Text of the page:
Friday 07 June 2013

Edward Snowden: the whistleblower

behind the NSA surveillance revelations

The 29-year-old source behind the biggest intelligence leak in the US National Security Agency's history explains his motives, his uncertain future and why he never intended on hiding in the shadows

• Q&A with NSA whistleblower Edward Snowden: 'I do not expect to see home again'

Glenn Greenwald, Ewan MacAskill and Laura Poitras in Hong Kong
The Guardian UK

10 June 2013 — The individual responsible for one of the most significant leaks in US political history is Edward Snowden, a 29-year-old former technical assistant for the CIA and current employee of the defence contractor Booz Allen Hamilton. Snowden has been working at the National Security Agency for the last four years as an employee of various outside contractors, including Booz Allen and Dell.

The Guardian, after several days of interviews, is revealing his identity at his request. From the moment he decided to disclose numerous top-secret documents to the public, he was determined not to opt for the protection of anonymity. "I have no intention of hiding who I am because I know I have done nothing wrong," he said. (More)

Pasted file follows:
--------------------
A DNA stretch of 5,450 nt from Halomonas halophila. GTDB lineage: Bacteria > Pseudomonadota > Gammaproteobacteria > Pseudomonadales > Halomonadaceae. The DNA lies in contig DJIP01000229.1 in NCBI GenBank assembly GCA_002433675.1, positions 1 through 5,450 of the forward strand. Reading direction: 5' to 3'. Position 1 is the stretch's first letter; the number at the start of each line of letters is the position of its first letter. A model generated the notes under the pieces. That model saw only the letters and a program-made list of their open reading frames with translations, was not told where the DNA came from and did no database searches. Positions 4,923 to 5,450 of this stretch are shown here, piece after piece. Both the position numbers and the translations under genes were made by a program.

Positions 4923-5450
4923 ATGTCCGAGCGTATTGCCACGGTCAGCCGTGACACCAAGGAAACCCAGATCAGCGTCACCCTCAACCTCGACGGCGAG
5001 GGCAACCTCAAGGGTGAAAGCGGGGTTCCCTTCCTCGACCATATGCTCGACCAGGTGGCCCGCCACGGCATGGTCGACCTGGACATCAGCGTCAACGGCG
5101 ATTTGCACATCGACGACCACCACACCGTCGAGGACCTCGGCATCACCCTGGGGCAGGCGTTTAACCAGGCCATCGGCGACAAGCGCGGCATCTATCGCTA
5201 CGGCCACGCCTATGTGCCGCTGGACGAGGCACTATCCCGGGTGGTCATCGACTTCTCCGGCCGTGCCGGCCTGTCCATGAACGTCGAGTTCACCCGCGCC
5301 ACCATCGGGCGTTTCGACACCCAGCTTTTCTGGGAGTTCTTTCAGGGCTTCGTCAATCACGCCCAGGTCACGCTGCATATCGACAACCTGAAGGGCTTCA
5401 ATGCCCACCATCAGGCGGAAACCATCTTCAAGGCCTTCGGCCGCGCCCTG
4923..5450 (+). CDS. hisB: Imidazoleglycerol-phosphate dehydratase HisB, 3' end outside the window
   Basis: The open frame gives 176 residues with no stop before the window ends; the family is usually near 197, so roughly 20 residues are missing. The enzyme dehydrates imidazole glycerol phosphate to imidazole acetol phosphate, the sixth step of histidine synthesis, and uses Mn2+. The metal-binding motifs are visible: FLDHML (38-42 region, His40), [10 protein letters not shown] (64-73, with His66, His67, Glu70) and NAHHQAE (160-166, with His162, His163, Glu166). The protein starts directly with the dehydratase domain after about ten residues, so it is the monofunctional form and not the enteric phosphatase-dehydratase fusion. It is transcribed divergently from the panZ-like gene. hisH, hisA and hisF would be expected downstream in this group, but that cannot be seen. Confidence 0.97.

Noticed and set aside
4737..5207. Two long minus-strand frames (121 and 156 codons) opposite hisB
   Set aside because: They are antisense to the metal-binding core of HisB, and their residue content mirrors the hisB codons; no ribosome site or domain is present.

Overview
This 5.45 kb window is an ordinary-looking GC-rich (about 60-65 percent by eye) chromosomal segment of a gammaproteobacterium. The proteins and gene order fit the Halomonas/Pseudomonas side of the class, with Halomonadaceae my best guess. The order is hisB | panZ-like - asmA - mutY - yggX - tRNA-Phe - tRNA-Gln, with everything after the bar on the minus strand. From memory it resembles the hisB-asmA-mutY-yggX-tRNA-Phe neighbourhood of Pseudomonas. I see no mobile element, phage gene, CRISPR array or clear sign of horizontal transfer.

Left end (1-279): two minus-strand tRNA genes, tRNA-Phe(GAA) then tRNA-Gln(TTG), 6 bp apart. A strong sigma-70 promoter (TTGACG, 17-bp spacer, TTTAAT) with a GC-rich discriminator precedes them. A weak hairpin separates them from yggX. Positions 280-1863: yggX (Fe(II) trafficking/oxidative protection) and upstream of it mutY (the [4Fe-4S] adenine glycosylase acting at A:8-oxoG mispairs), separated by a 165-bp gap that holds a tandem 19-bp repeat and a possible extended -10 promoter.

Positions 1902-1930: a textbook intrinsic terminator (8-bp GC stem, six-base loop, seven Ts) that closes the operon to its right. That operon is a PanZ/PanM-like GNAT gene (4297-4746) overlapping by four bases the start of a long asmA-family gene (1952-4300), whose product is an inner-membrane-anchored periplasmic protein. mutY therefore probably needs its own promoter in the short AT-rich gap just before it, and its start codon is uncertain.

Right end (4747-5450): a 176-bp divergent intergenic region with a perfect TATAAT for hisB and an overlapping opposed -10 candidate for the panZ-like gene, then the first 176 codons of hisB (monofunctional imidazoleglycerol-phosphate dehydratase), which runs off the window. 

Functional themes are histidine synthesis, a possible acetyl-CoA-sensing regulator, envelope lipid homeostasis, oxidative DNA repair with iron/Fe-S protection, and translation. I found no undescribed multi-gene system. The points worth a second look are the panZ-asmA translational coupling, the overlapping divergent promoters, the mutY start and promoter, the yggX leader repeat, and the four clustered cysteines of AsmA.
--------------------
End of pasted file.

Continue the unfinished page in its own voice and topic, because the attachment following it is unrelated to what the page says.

How Cheney got it wrong

China winning Iraq war as US Fifth Fleet guarantees success

By Tim Arango and Clifford Krauss

China-financed Iraq refinery02 June 2013 BAGHDAD, Iraq — Since the American-led invasion of 2003, Iraq has become one of the world’s top oil producers, and China is now its biggest customer.

China already buys nearly half the oil that Iraq produces, nearly 1.5 million barrels a day, and is angling for an even bigger share, bidding for a stake now owned by Exxon Mobil in one of Iraq’s largest oil fields.

“The Chinese are the biggest beneficiary of this post-Saddam oil boom in Iraq,” said Denise Natali, a Middle East expert at the National Defense University in Washington. “They need energy, and they want to get into the market.” (More)

For Harper, 'Free Trade' at all costs

Unless that includes human rights

Ottawa's concern over terms that would

commit Canada to rights standards is telling

By David Coles
Image: European Union flag
6 June 2013 — It's good that the Canada-Europe Comprehensive Economic and Trade Agreement (CETA) negotiations have stalled. But the cause of the most recent impasse is a damning comment on the Harper government's thinking.